Search results for: Class activities
Page 1/1 9 items
It Takes Courage: Fostering the Development of Critical, Social Justice-Oriented Teachers Using Museum and Project-Based Instruction
This article describes development of an educational setting which fosters critical, social justice practices of teachers. Through course readings, museum visits, focus group discussions, and reflections on clinical observation experiences, preservice teachers developed a fictitious educational setting that incorporates critical, social justice practices and privileges the experiences and cultural backgrounds of all K-12 students. The authors developed recommendations for how future educators problematized ideas of courage, race, and diversity in developing the setting.
Updated: May. 02, 2016
Five-Picture Charades: A Flexible Model for Technology Training in Digital Media Tools and Teaching Strategies
This article presents Five-Picture Charades, an instructional activity designed to introduce preservice and in-service teachers to the technical and pedagogical uses of digital images in the classroom. The authors discuss instructional strategies emerging from this activity across the content areas. They also describe ways to relate Five-Picture Charades to lesson planning and curriculum development projects. The authors conclude that the Five-Picture Charades activity provides teachers with a concrete, manageable example of technology integration that requires teachers to draw upon their content knowledge, pedagogical expertise, and emerging technology proficiencies and attitudes.
Updated: Feb. 08, 2015
This article draws on the methods of philosophical analysis to provide a competing account of listening. This account distinguishes between two types of listening: a cognitive type and a non-cognitive type. By considering a number of familiar classroom incidents, the author shows that both kinds of listening have important roles in teaching and learning. The author concludes that the empathic type of listening cannot be taught directly, but that teachers can provide three kinds of helps indirectly to foster its growth in learners.
Updated: Nov. 23, 2010
The author argues that the practice of speaking and listening to strangers is crucial to democratic citizen formation. The author outlines a discursive approach to the cultivation of enlightened political engagement in schools. The author argues that schools are the best available sites for this project because they have the key assets: diverse schoolmates, problems, strangers, and curriculum and instruction. The author concludes that schools in societies with democratic ideals are obligated to cultivate enlightened and engaged citizens. Helping young people form the habits of listening to strangers, at that very public place called school, should advance this work.
Updated: Nov. 23, 2010
Pattern of Classroom Activities during Students’ Use of Computers: Relations between Instructional Strategies and Computer Applications
This study was aimed to identify instructional strategies used by teachers to support technology integration. In addition, relations between types of computer applications and teachers' classroom practices were examined. Results reflect use of student-centered practices such as teacher as a facilitator, project-based learning, and independent inquiry.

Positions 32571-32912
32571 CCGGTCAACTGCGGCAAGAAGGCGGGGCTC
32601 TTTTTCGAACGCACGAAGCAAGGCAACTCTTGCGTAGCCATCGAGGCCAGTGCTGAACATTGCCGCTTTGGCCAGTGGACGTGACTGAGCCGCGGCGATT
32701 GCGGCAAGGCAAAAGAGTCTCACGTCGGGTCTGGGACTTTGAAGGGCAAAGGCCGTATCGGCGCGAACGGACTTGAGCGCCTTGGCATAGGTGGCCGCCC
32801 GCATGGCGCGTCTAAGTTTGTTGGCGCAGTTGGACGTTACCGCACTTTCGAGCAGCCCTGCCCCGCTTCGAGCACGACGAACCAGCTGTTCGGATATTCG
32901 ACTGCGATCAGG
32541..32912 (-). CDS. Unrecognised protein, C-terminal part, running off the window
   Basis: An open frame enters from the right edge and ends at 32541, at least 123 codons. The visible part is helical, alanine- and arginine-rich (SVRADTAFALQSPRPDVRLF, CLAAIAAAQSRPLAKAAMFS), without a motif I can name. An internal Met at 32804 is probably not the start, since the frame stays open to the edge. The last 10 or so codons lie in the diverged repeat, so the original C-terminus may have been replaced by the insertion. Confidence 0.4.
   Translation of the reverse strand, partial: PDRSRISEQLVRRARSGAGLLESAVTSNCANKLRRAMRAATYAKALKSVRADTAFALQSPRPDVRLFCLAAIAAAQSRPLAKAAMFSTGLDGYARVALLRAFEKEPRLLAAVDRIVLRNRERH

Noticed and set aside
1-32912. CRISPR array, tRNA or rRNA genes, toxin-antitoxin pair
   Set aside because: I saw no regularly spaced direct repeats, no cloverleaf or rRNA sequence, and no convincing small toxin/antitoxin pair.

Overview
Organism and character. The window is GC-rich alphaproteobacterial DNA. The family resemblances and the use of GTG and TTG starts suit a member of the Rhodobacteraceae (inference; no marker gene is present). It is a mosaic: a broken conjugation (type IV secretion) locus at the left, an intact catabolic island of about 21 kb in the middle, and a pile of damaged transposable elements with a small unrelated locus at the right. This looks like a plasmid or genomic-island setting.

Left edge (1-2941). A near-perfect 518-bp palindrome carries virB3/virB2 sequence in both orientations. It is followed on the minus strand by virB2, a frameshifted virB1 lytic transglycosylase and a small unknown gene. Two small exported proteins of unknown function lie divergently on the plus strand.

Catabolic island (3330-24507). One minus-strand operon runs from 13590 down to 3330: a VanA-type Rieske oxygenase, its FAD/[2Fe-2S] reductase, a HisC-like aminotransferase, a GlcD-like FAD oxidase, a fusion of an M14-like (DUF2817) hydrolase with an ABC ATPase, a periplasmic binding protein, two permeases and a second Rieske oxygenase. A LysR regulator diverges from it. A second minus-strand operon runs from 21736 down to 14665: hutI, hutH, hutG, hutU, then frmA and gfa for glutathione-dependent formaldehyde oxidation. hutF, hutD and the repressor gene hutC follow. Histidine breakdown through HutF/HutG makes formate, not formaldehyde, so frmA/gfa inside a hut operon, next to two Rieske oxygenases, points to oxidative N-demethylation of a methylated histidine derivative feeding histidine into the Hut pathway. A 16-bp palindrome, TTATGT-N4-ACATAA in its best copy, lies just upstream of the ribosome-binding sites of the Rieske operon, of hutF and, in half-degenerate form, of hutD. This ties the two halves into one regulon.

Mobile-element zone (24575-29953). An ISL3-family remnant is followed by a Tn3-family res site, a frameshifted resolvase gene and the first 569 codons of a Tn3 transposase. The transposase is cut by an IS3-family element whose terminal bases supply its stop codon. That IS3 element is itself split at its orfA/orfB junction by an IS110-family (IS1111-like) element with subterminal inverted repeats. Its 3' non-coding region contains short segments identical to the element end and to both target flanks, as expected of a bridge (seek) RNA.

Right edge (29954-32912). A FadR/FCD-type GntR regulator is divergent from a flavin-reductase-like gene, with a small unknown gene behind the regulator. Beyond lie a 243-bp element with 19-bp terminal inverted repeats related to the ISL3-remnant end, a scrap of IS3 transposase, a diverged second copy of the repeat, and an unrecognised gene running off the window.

Updated: Aug. 03, 2010
According to Hannah Arendt, the aim of education is the cultivation of the future action of students. But teaching itself does not seem to count as a form of action for Arendt, leaving us to wonder how teachers estranged from their own natality can hope to cultivate and safeguard the natality of the young. To solve this dilemma, this theoretical article shows how both teaching and action take the form of mediation. In the author’s formulation, the classroom is a theatrical space and the curriculum a reweaving of our cultural constitution.
Updated: May. 25, 2010
'Learning through play' in early childhood education is widely advocated, but studies show that play is not easily enacted in classrooms. This article examines how one teacher implemented learning through play within a formal and didactic Hong Kong pre-school classroom. The findings support the adoption of 'play' in young children's learning and reveal tactful ways in which a teacher can encourage the evolving 'flow' of children's play while simultaneously scaffolding their learning.
Updated: May. 09, 2010
Pedagogical Beliefs, Activity Choice and Structure, and Adult–Child Interaction in Nursery Classrooms
A qualitative analysis of four cooking activities undertaken in two nursery classes reveals relationships between the adults' pedagogical beliefs, the choice and structuring of activities, and the nature of adult–child participation. Analysis of the data reveals a dichotomy in the cooking activity choices made by the adults between baking recipes which required a high level of adult control, and other cooking activities which required minimal adult intervention.
Updated: Jan. 12, 2010
Using situated social practice theories to investigate classroom interactions highlights the mutually constitutive nature of students' activity and classroom practices. Combined with examination of the circulation and techniques of power, students' appropriation of roles and redistribution of power is illuminated. In this case study, a teacher's hierarchical collaborative learning system spread rights to exercise power differentially among students.
Updated: Jun. 15, 2008